Not Covid-19 only: what awaits Russian healthcare system in 2021
New state programme on polyclinics, coronavirus vaccins, strengthening of palliative care and other prospects for Russian healthcare in 2021
The national health care system suffered a painful blow last year. It had to concentrate on containing the pandemic. But as time goes on, doctors are learning to cope with Covid-19 — so it's time to return to other problems of the medical system. A brief spoiler: there will be more palliative care, fewer examinations of pregnant women, clinics and paramedical and midwifery stations will be modernised, and more — read the author's column of Boris Mendelevich for Realnoe Vremya.
Modernisation of primary health care
Much emphasis in 2021 will be placed on the launch of the new federal programme for the modernisation of primary health care. It will last for 5 years.
In total, it is planned to allocate 500 billion rubles from the federal budget under this programme. Another 50 billion rubles will come from regional budgets (including 13,5 billion rubles from the region). It is planned to allocate 90 billion rubles for the programme from 2021 to 2023. More than 3000 medical organisations have already joined the programme.
Let me explain what applies to primary health care. First of all, these are our polyclinics, where the patient comes at the first symptoms of the disease. Another important part of the primary care system is paramedical and midwifery stations in rural areas. In Tatarstan, there are very few hard-to-reach settlements in which the paramedical and midwifery station is the only place for hundreds of kilometres around where one can get medical care. But there are many more such places in Russia. Therefore, it is very important to include these institutions in the modernisation programme.
The programme includes major repairs of polyclinics and paramedical and midwifery stations, the purchase of equipment for them, and the purchase of vehicles for the transportation of patients. Here are just a few figures announced by Minister of Healthcare Mikhail Murashko at the discussion of this major federal programme:
- it is planned to purchase 19080 vehicles;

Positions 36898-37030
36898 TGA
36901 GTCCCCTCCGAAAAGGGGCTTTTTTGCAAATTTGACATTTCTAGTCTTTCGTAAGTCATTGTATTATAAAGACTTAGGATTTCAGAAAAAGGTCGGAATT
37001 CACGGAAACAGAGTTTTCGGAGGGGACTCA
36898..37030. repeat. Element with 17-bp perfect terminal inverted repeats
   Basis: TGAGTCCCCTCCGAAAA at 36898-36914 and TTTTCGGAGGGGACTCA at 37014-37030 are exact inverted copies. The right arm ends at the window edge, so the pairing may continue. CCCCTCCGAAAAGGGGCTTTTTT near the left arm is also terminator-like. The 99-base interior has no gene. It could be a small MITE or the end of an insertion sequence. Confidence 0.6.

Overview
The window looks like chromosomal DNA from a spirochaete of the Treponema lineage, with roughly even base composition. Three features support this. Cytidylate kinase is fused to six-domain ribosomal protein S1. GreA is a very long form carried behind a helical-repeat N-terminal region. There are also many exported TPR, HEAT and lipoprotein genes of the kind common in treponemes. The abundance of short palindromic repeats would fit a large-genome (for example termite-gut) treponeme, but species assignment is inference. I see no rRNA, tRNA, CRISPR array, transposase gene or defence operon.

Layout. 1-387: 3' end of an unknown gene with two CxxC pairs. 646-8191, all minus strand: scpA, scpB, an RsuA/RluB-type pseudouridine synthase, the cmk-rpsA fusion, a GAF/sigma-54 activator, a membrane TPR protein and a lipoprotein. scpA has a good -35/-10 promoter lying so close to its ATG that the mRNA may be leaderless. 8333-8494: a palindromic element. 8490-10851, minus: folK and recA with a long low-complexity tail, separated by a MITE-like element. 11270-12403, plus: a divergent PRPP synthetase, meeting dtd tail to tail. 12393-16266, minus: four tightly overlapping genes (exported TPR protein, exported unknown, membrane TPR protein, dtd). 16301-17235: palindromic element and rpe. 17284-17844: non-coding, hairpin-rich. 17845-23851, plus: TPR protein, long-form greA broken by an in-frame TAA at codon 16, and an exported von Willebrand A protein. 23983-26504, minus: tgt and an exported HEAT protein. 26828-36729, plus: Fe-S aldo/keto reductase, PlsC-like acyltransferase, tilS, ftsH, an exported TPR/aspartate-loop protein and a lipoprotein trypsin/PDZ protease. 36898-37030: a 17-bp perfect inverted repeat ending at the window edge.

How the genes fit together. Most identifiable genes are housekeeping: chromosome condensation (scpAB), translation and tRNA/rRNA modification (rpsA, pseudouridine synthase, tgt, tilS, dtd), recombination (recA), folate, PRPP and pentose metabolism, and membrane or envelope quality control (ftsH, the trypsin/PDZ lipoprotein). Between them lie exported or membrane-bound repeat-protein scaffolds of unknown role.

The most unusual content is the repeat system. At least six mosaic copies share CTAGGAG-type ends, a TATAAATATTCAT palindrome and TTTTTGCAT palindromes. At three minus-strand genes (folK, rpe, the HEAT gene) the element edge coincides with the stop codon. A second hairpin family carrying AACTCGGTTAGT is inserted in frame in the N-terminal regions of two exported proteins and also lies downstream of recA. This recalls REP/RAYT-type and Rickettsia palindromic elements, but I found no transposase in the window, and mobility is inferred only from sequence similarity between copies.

- 88006 units of medical equipment;
- to overhaul 10784 objects.
It is very important that it is at the primary stage that each patient receives help. After all, the earlier you start treating the disease, the more likely you are to recover soon.
I believe that in polyclinics there should be general practitioners (therapists, pediatricians), and narrow specialists (cardiologists, endocrinologists, etc.), and equipment for detecting pathologies. I believe that only together it will give a result in the form of increasing the availability of medical care, which means preserving the health and lives of millions of people.
Changes in state guarantee programme
In 2021, changes in the programme of state guarantees await us. Per Capita funding standards will be increased: for 2021 — by 3,7%, for 2022 and 2023 — by 4%.
In the MHI programme, all medical care will be divided into two groups: specialised, including high-tech medical care, which is provided by federal medical centres, and all the rest (but this does not mean that it will not include HTMC (High Tech Medical Care ) and specialised care).
A very important focus here will be the further development and increasing the availability of palliative care. Its volume will increase under outpatient treatment, including home-based patronage. In palliative departments of hospitals, the amount allocated for a bed-day will increase.
The list of types of high-tech medical care that is included in the basic MHI programme is being updated: two methods of surgical treatment of benign neoplasms are included in the otorhinolaryngological profile. Changes in the treatment of children with severe forms of diabetes are expected.